Takeru Tojo’s 2007 Mugen RR: A Blend of Authenticity and Simplicity
Taking a look back at the legendary Mugen RR gives us all the feels.
With all the hype surrounding the FK8 Honda Civic Type R, it seems to have overshadowed all of the Type R models before it. America finally got the CTR, but missed out on the FD2 Type R that graced the streets and tracks of Japan, and, meanwhile, Europe got the FN2.
Back in the day, a little over 10 years ago, when the FD2 made its debut, it was a huge improvement over the EP3. With a solid chassis, the glorious naturally-aspirated K20A, and good looks, it lived up to the red “H” badge. Shortly after, legendary Honda tuning company Mugen took 300 FD2Rs and added some Mugen sorcery to create the Mugen RR. One of the 300 ever built made its way to, Takeru Tojo who lives in Japan. Honda-tech’s collective jealously is through the roof, naturally.
Takeru-san is a long time Honda enthusiast and the leader of L2P (Lowered 2 Perfection), a car club consisting of a group of friends who own tastefully modified Hondas.
L2P’s philosophy is authenticity through choosing the right parts to show pure JDM spirit. Whether it’s JDM or USDM parts, everything needs to have total balance. That’s the most important part. – Takeru Tojo
Less is more.
Following that philosophy, Takeru-san chose to keep things simple in the engine department. With the already upgraded Mugen cams and valvetrain that comes with the RR model, internals were left alone. He did add more Mugen parts like a Mugen radiator and even an optional RR coil plug cover. Just for a little contrast, he threw on a Spoon oil cap just to make things a little interesting.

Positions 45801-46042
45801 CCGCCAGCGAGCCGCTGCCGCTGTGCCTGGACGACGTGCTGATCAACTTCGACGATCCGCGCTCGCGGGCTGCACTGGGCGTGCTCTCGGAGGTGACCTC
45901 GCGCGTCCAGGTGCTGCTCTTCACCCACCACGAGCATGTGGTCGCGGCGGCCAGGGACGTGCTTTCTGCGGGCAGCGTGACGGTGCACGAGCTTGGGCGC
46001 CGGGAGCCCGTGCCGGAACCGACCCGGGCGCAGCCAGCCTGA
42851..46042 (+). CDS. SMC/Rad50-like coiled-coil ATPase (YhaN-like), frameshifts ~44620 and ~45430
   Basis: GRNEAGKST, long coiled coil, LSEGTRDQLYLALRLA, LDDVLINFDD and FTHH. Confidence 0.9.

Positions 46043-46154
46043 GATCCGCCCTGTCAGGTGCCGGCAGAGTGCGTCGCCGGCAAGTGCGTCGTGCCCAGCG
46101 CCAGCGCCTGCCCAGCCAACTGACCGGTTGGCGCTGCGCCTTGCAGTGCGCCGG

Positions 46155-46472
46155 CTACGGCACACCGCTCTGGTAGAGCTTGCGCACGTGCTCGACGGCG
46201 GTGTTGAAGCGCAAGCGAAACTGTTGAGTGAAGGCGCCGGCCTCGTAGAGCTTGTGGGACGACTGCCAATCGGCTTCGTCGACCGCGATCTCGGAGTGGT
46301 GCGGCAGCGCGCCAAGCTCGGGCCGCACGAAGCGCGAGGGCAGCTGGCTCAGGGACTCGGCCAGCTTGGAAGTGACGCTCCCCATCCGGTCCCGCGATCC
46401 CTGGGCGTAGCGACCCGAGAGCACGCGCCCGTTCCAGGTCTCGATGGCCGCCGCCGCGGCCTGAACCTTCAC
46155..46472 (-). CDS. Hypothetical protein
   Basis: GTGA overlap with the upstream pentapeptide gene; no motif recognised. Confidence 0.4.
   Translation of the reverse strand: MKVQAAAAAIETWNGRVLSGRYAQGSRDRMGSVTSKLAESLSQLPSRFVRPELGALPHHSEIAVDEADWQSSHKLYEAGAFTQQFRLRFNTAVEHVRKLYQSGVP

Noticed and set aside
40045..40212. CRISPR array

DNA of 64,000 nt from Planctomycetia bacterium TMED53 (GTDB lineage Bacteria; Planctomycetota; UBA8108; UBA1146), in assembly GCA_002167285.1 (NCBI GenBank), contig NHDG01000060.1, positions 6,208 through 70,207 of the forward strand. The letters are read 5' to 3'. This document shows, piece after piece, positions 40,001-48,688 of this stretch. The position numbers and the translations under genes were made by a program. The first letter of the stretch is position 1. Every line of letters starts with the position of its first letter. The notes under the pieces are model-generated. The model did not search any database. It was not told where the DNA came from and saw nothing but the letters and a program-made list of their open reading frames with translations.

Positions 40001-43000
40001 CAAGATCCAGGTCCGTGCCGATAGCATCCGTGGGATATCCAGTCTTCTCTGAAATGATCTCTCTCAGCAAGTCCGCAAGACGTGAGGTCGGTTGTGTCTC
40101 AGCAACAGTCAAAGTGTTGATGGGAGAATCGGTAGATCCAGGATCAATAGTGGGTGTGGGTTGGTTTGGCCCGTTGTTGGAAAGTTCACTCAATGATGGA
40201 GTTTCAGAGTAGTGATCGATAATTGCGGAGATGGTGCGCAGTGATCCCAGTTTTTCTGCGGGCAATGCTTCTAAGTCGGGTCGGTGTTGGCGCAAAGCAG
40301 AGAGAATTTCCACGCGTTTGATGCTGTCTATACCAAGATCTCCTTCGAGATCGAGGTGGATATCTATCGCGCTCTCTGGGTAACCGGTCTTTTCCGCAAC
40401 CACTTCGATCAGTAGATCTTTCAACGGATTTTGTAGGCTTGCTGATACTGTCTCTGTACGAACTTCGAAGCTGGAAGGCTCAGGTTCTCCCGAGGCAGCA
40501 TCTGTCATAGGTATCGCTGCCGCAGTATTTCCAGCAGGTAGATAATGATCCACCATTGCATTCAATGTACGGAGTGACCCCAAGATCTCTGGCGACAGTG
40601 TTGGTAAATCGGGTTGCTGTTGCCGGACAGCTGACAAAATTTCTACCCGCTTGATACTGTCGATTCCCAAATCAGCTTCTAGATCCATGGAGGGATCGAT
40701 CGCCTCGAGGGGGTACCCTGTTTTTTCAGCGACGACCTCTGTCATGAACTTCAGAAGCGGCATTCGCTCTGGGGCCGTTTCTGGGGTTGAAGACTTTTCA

What just might be the most interesting modification to the RR is the bespoke exhaust system made by Saclam. If you asked me how many RRs have a Saclam exhaust, just raise up one finger and you’ll get your answer. And if the exhaust tip looks familiar, then you’d be correct. It’s the same tip from the old EF9 Mugen exhaust system. Knock-off? Nope!
Saclam founder, Mr. Uno used to work at Mugen and is the original designer of the EF9 exhaust system. Takeru-san also mentioned that Mr. Uno also had a part in designing the MF8 and MF10 wheels. Cool right?
Making the RR sharper than it already is.
When it comes to the Mugen RR’s cornering performance, it’s already quite a weapon being that it can do 1:00 lap times at Tsukuba without any modifications. Even though Takeru-san’s RR is strictly a street car, he still felt inclined to add some personal touches in the suspension and chassis department. The front subframe was dropped to install a set of Spoon rigid collars and the Mugen coilovers were replaced with a set of HKS Hipermax IV coilovers. A set of bronze Volk Racing TE37 Saga wheels complements the red exterior and are wrapped in sticky Toyo Proxes R888 rubber.
When JDM/USDM styles come together.
It’s no secret that Honda enthusiasts over in Japan like to use U.S. parts and styling and vice versa. Takeru-san recently got his RR back from the body shop because he converted his rear end with an FA5 trunk and taillight assemblies. Some might think the FA5 conversion is blasphemous, but to each his own right? Surprisingly enough, I actually dig it and I really love the FD2 rear end too. From behind, you probably won’t even think it’s an RR without looking at the rest of the car. Everything thing else outside is standard RR minus the Spoon blue wide mirror and Mugen mirror covers.
Mugen + Spoon? Why not?
Like the exterior, not much was tampered with when you take a look inside. A Mugen Racing III steering wheel with a Works Bell quick release replaced the OEM steering wheel. A Spoon carbon Kevlar bucket seat for the driver can be found while the passenger Mugen RR seat was kept as is, at least for now. A Dimes Performance shift knob and U.S. imported Alpine head unit were also added to complete the interior styling.
Takeru-san’s Mugen RR isn’t the most highly modified FD2 Type Rs around, but I must say that it’s the most true to form in terms of Japanese Honda tuning. More parts doesn’t necessarily make a project car better. And I believe this particular Mugen RR is the perfect example of that.
What do you think of Takeru Tojo’s Mugen RR? Let us know on the forum!
Photos by: Takeru Tojo